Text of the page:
Porella: Identification and Classification

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Porella is the only genus in the family Porellaceae and is found everywhere, except in the Arctic and Antarctic regions. They grow to about 15 cm in height, are green or blackish green in color, and grow on rocks or stony habitats, though at times even in soil.


  • Division: Bryophyta
  • Class: Hepaticopsida
  • Order: Jungermanniales
  • Sub order: Jungermannineae
  • Family: Porellaceae
  • Genus: Porella

Habit and habitat

Porella grows in temperate and tropical regions, mainly in the hills. A total of 184 species have been identified. They grow in moist, shady places, on bark of trees, rocks, etc.

Plant body: Gametophyte

  • Thallus: leafy axis, dorsiventral and prostrate
  • Branching: Monopodial, terminal
  • Rhizoids: Unicellular, unbranched and smooth walled
  • Scales: Absent
  • Leaves arrangement: In 3 rows, 2 rows of dorsal leaves, 1 row of ventral leaves(under leaves). All cells alike and unistratose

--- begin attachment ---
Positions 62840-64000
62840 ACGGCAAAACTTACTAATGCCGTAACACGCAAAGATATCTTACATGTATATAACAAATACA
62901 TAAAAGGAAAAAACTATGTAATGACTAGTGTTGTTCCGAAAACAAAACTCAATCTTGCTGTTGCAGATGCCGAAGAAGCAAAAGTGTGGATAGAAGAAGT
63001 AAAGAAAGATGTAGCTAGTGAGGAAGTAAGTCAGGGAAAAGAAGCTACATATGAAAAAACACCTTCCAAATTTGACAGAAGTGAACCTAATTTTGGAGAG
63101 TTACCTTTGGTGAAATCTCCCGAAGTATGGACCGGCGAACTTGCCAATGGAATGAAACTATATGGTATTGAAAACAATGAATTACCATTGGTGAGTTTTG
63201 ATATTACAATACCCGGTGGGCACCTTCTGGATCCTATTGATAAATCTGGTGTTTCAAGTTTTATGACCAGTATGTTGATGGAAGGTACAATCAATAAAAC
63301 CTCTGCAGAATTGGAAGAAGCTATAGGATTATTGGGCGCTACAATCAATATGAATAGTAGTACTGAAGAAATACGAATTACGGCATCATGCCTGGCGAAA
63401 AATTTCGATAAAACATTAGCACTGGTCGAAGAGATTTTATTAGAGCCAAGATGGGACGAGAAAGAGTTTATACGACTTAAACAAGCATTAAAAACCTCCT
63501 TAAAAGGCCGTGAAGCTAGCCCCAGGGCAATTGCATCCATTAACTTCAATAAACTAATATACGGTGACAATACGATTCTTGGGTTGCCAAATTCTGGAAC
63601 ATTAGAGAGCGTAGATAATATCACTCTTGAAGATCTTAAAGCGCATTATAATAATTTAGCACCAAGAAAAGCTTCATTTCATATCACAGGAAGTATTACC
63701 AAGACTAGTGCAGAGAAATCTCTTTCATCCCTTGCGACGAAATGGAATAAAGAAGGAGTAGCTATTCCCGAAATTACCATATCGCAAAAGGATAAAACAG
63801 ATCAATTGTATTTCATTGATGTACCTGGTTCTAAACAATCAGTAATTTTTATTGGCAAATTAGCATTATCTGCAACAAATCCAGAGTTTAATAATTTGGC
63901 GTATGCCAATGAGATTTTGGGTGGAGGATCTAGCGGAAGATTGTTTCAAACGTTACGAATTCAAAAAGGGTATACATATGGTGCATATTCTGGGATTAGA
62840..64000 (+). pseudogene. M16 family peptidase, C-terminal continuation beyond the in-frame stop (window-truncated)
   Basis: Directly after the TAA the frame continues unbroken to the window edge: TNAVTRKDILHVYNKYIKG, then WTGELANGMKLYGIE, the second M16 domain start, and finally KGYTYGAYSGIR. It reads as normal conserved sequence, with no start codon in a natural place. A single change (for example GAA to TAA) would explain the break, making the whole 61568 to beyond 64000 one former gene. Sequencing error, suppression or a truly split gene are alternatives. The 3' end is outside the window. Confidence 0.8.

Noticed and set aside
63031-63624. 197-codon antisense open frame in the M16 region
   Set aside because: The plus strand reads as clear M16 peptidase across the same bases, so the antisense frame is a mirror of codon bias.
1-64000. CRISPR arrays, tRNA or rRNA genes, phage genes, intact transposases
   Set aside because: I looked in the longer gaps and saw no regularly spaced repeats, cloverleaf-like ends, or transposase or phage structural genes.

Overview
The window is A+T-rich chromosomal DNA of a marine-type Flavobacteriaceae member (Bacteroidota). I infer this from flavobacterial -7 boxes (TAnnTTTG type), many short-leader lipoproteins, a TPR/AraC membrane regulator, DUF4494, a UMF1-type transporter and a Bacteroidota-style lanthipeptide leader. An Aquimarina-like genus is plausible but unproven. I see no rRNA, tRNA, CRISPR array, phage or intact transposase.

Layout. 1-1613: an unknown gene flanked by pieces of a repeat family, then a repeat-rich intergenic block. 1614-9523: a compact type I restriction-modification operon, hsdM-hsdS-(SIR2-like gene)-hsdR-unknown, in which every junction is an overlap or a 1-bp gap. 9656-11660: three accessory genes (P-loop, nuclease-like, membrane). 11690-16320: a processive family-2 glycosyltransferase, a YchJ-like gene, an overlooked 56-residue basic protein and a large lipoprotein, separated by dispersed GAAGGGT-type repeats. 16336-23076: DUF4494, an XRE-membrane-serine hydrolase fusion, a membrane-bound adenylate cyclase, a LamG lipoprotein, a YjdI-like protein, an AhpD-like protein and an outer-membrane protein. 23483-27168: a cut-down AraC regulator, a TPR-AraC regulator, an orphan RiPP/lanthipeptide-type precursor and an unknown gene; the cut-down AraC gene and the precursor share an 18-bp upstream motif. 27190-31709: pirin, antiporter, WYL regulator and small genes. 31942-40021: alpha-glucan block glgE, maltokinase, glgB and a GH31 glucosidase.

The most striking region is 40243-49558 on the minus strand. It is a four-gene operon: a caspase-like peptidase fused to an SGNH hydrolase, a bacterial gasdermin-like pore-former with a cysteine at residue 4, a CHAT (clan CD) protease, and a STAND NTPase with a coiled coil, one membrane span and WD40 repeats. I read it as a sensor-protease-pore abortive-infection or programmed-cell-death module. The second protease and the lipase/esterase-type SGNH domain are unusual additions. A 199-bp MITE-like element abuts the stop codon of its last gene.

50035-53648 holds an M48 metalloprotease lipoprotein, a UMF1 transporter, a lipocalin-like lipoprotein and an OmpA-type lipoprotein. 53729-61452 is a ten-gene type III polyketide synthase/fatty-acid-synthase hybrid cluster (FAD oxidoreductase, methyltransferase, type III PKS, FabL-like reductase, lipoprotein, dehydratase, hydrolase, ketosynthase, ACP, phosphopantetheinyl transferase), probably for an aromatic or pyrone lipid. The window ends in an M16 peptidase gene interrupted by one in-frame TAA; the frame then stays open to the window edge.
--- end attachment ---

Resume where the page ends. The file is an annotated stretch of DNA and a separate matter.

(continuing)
Internal features

  • Axis: Epidermis is not well differentiated. Cortex consists of small thick walled cells. The cells of the central portion are large and thin walled
  • Apical growth: By a single tetrahedral apical cell with 3 cutting faces


  • Plants are dioecious
  • Antheridia – male sex organ: Axillary and present on special antheridial branch
  • Stalk : long and 2 cells broad
  • Jacket: 2-3 cells thick in the basal part and single layer in the upper part
  • Archegonia- female sex organ: Present on the tip of special archegonial branch
  • Neck: Consists of 5 vertical rows of cells
  • Neck canal cells: 6-8
  • Cover cells – 4
  • Venter: two layered


  • Foot: Slightly bulbous and distinct from seta
  • Seta: Present
  • Shape of Capsule: Globose
  • Capsule Wall: Two layered, persistent
  • Amphithecium forms: Jacket of the capsule
  • Endothecium forms: Archesporium
  • Archesporium forms: Spores and elaters
  • Dehiscence mechanism: Wall splits into four valves. Elaters help in the dispersal of spores.

Use an identification guide to help identify bryophyte specimen. The most common laboratory equipment that you will require are microscope, slide, blade, plant specimen, and stain, if necessary.

Amanda Dcosta

Amanda writes about botany and plants from the deserts of Oman where summer temperatures climb to 130 Fahrenheit. Amanda has a BSc in Botany and is a co-author of Encyclopedia of Cultivated Plants: From Acacia to Zinnia. Read more articles by Amanda.

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